ILTA Monthly Newsletter

Supreme Court Reinstates Stay on President Biden’s COVID-19 ETS

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On January 13, the Supreme Court ruled on the ongoing legal battle over President Biden’s wider COVID-19 emergency temporary standards. The nine Justices issued a per curiam decision, reinstituting a stay of OSHA’s ETS.

A per curiam decision is a court opinion issued in the name of the Court rather than specific judges, but it is certainly not an indication that the decision was unanimous or non-controversial. There was also a concurrence by Justice Gorsuch (joined by Justices Thomas and Alito), and a joint dissent by Justices Breyer, Sotomayor, and Kagan.

While the decision technically is only a temporary stay of the ETS pending a full review of the legal challenges to the rule by the Sixth Circuit, the Court’s conservative justices sent an unmistakable signal that the High Court conservative majority believes OSHA exceeded its statutory authority in issuing a workplace standard to address an issue of broad public health. The three progressive justices issued a scathing dissent, essentially charging that a stay would result in the loss of tens of thousands of lives to COVID-19.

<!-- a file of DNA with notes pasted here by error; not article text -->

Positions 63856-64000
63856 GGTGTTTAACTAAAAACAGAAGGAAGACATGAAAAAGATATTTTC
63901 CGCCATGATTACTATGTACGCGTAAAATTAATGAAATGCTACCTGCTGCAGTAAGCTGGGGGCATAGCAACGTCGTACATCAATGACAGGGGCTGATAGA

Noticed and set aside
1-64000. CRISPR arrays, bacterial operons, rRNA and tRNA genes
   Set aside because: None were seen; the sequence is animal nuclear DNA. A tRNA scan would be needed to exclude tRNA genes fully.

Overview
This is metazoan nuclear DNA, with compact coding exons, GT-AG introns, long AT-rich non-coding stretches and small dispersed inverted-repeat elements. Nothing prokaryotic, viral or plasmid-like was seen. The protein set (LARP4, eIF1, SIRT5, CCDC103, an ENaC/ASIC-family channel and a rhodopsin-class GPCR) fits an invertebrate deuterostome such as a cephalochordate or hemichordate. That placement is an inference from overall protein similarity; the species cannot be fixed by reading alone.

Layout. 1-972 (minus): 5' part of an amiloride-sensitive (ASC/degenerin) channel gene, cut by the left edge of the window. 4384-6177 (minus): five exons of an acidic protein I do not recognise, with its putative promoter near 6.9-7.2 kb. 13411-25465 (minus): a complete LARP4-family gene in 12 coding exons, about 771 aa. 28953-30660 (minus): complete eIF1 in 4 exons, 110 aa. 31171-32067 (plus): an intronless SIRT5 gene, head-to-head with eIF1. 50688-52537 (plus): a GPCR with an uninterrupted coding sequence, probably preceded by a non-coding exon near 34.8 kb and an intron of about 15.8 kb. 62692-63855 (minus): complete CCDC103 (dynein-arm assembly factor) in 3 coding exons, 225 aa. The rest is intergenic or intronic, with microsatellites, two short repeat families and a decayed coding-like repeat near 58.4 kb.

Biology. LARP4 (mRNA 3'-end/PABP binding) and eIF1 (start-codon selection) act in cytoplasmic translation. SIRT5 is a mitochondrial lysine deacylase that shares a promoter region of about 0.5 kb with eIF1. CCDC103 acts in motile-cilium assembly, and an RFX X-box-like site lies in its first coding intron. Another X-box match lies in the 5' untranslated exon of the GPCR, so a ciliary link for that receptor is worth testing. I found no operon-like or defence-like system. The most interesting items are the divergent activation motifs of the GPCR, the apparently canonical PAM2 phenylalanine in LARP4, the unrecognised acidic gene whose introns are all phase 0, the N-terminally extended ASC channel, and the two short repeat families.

To be clear, the Supreme Court’s decision to reinstitute a stay of the federal OSHA vaccinate-or-test ETS technically affects only the federal rule. Since the basis on which the Court struck down the federal ETS was the Major Questions Doctrine, the decision relates only to OSHA’s authority to regulate without a clearer delegation from the Congress. That principle is only applicable to federal OSHA, the Federal OSH Act, and the US Congress. It would not be applicable to any State OSH Plan that would have its regulatory authority arising out of a state statute. To be clear, without a fed OSHA ETS on the books, the State Plans will not be compelled to issue their own versions of a vaccination ETS, but this ruling by the Supreme Court does not block them from doing so on their own accord.


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